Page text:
Friday, November 11, 2011

Amy Lane - The Locker Room

The Locker RoomThe Locker Room by Amy Lane

My rating: 5 of 5 stars

There is really only one thing I don't love about this book: the cover.

Okay, to elaborate...

I stumbled across this book purely by accident - and then almost didn't read it after one look at the cover, because really, I have at least 4 friends who could've done a better job. Actually, I could have done a better job. But you know what they say about not judging a book by its cover.

First off, I like the tone in which this book is written. It's a pretty slow paced, dry recounting of the story of two men who have shared almost all their life with each other. There's no flowery prose, no unneeded descriptions, no distractions from the actual story. But that does in no way mean that this book isn't interesting, quite the opposite.

I have to confess that I sometimes had to bite my fingers so I wouldn't comment on other reviews. Both those saying 'oh my god, how could they do that when they really love each other?!' as well as those swooning over soul mates and true love. Because it seems to me that those people haven't really thought about what they read.

To me, most M/M stories are light reading. Fun, but nothing that stays in mind for long - or even five minutes after finishing the book. Not so this one. I think this was the first one that really got me thinking about what I had just read.

It's a love story, yes. But it's not actually as romantic as some reviews would make you think.

There's one thing you need to keep in mind here: Xander was a victim of abuse and neglect, in fact he was on his way to starving when he and Chris first met. He was fourteen years old, and had already learned not to trust anybody but himself, because nobody, absolutely nobody else would ever stand up for him, or try to help. And he had learned that lesson well.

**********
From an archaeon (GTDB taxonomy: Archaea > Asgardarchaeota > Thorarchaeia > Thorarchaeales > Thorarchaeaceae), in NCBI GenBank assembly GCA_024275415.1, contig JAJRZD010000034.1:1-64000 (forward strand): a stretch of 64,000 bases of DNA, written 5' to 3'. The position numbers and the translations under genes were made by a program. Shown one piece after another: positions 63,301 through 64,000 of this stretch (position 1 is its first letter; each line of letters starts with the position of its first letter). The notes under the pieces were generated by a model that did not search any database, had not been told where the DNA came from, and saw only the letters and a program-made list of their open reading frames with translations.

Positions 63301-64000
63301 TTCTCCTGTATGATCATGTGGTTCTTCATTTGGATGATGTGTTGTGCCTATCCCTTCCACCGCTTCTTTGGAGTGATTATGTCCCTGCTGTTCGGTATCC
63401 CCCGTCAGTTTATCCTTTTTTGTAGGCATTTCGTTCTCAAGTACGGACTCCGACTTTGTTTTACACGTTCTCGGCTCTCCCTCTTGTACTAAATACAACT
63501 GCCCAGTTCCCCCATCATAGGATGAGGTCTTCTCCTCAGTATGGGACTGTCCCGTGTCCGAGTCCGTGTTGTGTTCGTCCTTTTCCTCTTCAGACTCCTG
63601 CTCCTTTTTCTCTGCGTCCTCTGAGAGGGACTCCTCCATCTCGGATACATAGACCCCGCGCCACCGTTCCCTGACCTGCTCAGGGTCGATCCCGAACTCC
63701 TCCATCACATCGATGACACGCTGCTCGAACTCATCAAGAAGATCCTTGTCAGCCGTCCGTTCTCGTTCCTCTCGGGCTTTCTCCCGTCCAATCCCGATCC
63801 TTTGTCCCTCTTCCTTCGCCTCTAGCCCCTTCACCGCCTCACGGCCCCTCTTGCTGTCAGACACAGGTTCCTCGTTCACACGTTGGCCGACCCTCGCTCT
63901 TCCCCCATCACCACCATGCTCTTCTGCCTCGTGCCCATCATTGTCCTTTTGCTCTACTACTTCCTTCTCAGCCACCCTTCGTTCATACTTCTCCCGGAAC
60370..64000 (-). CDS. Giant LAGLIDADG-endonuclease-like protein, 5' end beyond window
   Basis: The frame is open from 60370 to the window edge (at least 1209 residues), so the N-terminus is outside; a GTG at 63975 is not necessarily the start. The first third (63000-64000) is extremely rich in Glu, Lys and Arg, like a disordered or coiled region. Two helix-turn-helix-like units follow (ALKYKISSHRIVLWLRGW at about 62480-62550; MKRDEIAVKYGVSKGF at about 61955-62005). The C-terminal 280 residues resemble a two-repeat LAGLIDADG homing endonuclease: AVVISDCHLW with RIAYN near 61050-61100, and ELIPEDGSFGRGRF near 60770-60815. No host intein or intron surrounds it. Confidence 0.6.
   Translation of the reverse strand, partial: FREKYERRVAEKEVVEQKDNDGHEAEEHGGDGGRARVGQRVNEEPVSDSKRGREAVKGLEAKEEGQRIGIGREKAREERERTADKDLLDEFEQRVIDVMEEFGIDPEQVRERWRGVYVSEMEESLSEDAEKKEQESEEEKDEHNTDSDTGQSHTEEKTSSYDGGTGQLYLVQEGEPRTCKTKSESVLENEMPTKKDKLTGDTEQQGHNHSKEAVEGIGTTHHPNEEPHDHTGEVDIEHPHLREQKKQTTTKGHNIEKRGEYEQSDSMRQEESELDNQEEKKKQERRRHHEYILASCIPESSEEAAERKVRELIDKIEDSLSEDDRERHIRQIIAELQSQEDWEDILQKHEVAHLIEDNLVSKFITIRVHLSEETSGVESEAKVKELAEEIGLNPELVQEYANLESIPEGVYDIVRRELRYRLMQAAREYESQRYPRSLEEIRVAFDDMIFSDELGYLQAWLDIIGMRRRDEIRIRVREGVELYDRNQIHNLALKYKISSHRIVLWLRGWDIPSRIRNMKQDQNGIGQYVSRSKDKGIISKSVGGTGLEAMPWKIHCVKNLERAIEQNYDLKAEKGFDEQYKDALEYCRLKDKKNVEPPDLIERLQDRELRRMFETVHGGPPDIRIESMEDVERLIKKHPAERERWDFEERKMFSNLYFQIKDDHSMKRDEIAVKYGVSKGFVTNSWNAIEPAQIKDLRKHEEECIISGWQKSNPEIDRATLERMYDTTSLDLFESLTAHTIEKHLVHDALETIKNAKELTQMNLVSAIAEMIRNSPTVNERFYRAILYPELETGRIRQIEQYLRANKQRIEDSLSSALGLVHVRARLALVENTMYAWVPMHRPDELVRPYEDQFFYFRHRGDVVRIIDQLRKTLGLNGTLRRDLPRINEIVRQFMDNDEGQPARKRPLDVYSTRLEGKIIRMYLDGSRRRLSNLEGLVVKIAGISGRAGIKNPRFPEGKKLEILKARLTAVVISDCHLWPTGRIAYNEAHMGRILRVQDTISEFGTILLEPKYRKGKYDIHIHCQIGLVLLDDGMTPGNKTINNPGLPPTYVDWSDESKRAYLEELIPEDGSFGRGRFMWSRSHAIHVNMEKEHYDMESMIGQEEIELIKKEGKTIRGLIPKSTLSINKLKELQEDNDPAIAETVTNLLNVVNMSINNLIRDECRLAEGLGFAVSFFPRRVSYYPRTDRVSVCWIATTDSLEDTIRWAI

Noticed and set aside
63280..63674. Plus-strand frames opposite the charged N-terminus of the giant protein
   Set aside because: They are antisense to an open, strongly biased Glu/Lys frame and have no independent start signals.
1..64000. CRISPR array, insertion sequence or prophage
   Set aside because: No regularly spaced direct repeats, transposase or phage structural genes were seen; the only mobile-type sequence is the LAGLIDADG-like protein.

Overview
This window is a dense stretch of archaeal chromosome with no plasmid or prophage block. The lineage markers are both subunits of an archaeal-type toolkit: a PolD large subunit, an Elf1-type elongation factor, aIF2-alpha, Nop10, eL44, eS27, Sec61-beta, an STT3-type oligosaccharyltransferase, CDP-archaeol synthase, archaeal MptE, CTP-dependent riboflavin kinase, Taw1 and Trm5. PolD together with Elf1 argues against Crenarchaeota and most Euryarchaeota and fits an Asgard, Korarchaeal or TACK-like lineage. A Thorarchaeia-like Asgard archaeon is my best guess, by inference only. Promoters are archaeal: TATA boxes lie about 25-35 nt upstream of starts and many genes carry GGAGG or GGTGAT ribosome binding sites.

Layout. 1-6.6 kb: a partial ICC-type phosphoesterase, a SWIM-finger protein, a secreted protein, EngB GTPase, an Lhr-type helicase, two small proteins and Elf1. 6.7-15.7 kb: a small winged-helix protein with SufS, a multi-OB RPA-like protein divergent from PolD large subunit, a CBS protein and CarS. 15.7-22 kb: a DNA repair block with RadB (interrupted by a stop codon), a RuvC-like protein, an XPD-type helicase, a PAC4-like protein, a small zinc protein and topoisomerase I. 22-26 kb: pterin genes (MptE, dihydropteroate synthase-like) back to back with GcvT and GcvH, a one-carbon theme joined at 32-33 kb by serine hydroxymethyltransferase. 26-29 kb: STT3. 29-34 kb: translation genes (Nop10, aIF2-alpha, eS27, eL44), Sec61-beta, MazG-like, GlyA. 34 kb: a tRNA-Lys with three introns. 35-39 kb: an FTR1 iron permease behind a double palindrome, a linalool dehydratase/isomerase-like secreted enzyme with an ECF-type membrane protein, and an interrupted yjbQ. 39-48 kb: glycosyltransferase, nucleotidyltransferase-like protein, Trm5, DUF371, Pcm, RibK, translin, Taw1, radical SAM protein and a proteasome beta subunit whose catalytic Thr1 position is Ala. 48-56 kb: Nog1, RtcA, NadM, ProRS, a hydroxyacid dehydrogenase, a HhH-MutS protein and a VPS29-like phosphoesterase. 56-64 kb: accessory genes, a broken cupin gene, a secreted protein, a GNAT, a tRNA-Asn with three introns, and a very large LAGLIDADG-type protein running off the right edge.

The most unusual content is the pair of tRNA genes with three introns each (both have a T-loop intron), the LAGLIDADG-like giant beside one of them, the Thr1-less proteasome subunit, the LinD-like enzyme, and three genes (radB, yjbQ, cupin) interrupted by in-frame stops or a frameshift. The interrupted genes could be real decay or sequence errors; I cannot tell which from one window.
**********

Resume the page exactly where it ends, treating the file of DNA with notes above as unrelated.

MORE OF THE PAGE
Chris and his family were the first and only ones who ever offered him any kind of comfort. Especially Chris, who somehow saw more in that awkward, silent, tall youth than others and wanted to be his friend.

So those two latched on to each other - Xander desperately needing a friend and someone he could trust, Chris desperately wanting to help Xander, but also depending on his calm stability. And they stayed together like that, through high school, through college, through their professional career. Becoming lovers was practically inevitable.
Can you say co-dependency? I'm sorry, but what is supposed to be so romantic about that?

They had to separate for six months, six months during which they could talk on the phone, via webcam, where they could visit each other - and they simply couldn't function like that. That's not actually romantic, that's not even especially healthy.

I'm not saying that they don't love each other, they do. But the readers really should put away those rose tinted glasses there.

The other part, people being outraged about them sleeping with women while being in a relationship and soul mates and so on, and how dare they?!

This isn't a fantasy novel. It's also not science fiction. It's a very realistic book, and in this reality for two NBA players to come out is pretty much unthinkable if they ever want to play again. That's the world we live in, like it or not. Add in the fact that aside from Chris, basketball was the only thing that kept Xander going during his childhood (and he had been playing ball long before he ever met Chris) and was one huge comfort zone to him which he wouldn't give up as long as he didn't really, absolutely have to - do I have to spell this out?

This whole outrage over them 'cheating' on each other is ridiculous to me. For one, it wasn't cheating. They were both doing it, they both knew about it, they talked about it before. All it would have taken was one of them saying stop. But they didn't, at least for a while, because with a coach always on their case and rumors starting about them in the team, what choice exactly did they have if they wanted to stay together and keep playing?

Like I said, there is a lot in this book to think about. It also makes me wonder just how many men and women are caught in such a situation, and hope that there'll be a time when being different will be, well, normal.

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